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PAGES: 5-6 DOI: Technical notes
Putative Reservoirs of Leishmania amazonensis in a Sub-andean Focus of Bolivia Identified by kDNA-Polymerase Chain Reaction

J Telleria, MF BossenoI, T TarifaII, R Buitrago, E Martinez, M Torrez, F Le PontI, SF BrenièreI +

Universidad Mayor de San Andrés, Instituto Boliviano de Biología de Altura, CP 641, La Paz, Bolivia
IUMR CNRS/ORSTOM No. 9926: "Génétique Moléculaire des Parasites et des Vecteurs", ORSTOM, BP 5045, 34032 Montpellier Cédex 01, France
IIUMSA, Colección Boliviana de Fauna, La Paz, Bolivia

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From 1994 to 1996, an outbreak of leishmaniasis was described in Cajuata and surrounding communities in Inquisivi province, La Paz Department, Bolivia; eight strains were isolated from patients with cutaneous ulcers and characterized by isoenzyme typing using 11 loci. All of these stocks were genetically related to Leishmania ama-zonensis. In the current work, new ubiquitous primers L1 : 5'-CCT ACC CAG AGG CCT GTC GGG-3' L2 : 5'-TAA TAT AGT GGG CCG CGC AC-3', purchased from Genset laboratory (Paris, France) were designed from the minicircle sequence of MHOM/BR/75/M2904 L. braziliensis strain (MHL de Bruijn & DC Barker 1992 Acta Tropica 52: 45-58) to amplify variable regions of kDNA minicircles. These primers generate polymorphic multi-banding patterns for all Leishmania sp. and other Kinetoplastidae, Trypanosoma cruzi, T. rangeli and T. brucei sp. Three probes were generated from major polymerase chain reaction (PCR) bands derived from strains of L. mexicana (MNYC/BZ/62/M379), L. chagasi (MHOM/BR/74/PP75) and L. braziliensis (MHOM/BO/90/CG) species (SF Brenière et al. 1996 International Workshop on Molecular Epidemiology and Evolutionary Genetics of Pathogenic Microorganisms, CDC, Atlanta, SF Brenière et al. 1997 Medicina 55 Suppl. III: 81). The heterogeneity of the Leishmania sp. was investigated by hybridization of these probes to membrane-bound PCR products obtained from a large set of Leishmania strains previously characterized by isoenzyme typing (F Guerrini 1993 Genétique des Populations et Phylogénie des Leishmania du Nouveau Monde, PhD Thesis, University of Montpellier II, France, 111 pp.). These probes were specific of their respective Leishmania complex.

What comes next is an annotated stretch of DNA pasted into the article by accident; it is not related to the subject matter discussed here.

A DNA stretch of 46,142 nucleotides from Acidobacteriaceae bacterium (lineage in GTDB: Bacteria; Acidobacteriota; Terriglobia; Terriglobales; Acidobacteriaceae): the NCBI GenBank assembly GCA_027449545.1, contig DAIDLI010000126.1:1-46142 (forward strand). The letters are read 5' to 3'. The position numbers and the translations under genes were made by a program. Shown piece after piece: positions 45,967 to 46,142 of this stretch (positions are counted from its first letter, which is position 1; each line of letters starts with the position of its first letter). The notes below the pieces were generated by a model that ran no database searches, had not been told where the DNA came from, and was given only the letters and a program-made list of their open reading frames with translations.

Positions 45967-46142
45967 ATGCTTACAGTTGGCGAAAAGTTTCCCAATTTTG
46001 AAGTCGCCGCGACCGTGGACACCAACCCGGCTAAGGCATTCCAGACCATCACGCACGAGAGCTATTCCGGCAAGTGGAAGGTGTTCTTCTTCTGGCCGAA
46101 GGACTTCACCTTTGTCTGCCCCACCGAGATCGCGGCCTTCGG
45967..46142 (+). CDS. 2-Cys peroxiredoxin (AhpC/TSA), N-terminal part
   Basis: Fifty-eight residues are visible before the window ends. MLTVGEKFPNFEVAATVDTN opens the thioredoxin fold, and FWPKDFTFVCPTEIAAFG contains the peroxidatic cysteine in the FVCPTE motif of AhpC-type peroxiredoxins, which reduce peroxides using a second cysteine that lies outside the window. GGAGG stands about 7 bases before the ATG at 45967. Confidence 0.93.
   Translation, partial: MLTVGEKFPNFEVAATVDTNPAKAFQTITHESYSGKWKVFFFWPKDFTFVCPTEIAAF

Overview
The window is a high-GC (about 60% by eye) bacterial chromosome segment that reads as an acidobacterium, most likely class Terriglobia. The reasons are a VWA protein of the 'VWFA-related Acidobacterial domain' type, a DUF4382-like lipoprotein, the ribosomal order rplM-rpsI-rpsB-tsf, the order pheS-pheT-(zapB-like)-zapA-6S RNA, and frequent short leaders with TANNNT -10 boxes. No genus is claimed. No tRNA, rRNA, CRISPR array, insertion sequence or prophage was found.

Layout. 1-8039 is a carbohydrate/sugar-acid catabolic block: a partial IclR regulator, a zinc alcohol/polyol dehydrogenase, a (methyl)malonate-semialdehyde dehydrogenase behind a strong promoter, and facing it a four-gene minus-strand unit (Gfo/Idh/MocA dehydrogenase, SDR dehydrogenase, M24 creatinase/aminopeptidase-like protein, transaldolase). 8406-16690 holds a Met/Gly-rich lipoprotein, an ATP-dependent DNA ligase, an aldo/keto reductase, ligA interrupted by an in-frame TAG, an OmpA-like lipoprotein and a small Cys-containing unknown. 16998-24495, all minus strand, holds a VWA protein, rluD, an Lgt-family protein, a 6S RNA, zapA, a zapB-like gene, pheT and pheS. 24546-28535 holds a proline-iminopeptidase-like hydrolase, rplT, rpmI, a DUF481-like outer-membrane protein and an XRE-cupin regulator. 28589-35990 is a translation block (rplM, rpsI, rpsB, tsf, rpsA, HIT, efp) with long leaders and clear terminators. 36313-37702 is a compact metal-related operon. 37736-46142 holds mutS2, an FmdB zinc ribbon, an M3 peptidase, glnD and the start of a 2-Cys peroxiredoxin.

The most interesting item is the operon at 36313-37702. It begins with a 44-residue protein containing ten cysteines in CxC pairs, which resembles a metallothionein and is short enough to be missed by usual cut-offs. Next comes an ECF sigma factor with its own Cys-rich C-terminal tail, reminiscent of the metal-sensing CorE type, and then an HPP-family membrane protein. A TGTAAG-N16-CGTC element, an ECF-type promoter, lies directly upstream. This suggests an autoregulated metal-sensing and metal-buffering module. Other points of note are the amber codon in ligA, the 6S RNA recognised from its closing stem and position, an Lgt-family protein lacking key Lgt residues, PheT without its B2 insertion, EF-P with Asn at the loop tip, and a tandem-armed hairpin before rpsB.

During September 1996, 42 mammals were captured near dwellings and in citrus plantations: 12 Didelphis marsupialis (MSP), 2 Micoureus cinerea (MSP), 14 Akodon spp. (ROD), 8 Oligoryzomys spp. (ROD), 1 Oryzomys spp. (ROD), 2 Rhipidomys leucodactylus (ROD), 2Conepatus chinga rex (CAR) and 1 Histiotus velatus (CHT). For each mammal, a piece of skin, liver and spleen were ground together with sterile PBS in a tissue grinder and the extracts inoculated in the hind feet of hamsters. Only one stock was isolated from a C. chinga rex and was characterized by isoenzyme analysis (8 loci) and kDNA-PCR as belonging to the L. braziliensis complex (Fig. A, B, lanes 25 and 26). A blood sample of each mammal was tested by kDNA-PCR. Thirty-five percent of the samples gave highly polymorphic multi-banding patterns. After Southern blot and hybridization with the three different probes, four samples from 1 Akodon spp., 2 Oligoryzomys spp., and 1 C. chinga rex (mentioned above) were only recognized by the L. mexicana complex probe (Fig. A, B, lanes 5, 7, 8 and 15). The profiles of kDNA-PCR from the three rodents were very similar and were also recognized by kDNA-PCR products of a patient strain isolated from this focus and previously characterized as belonging to L. amazonensis. The kDNA-PCR profile of C. chinga rex was different from the three others, presenting weaker hybridization with the L. mexicana complex probe and did not hybridize with the kDNA-PCR products from the patient strain. As the stock isolated from this mammal belongs to the L. braziliensis complex, this animal appears to be infected by two Leishmania belonging to different complexes. All the other PCR samples were not recognized by any of the Leishmania complex probes and similarly did not hybridize with PCR products from T. cruzi.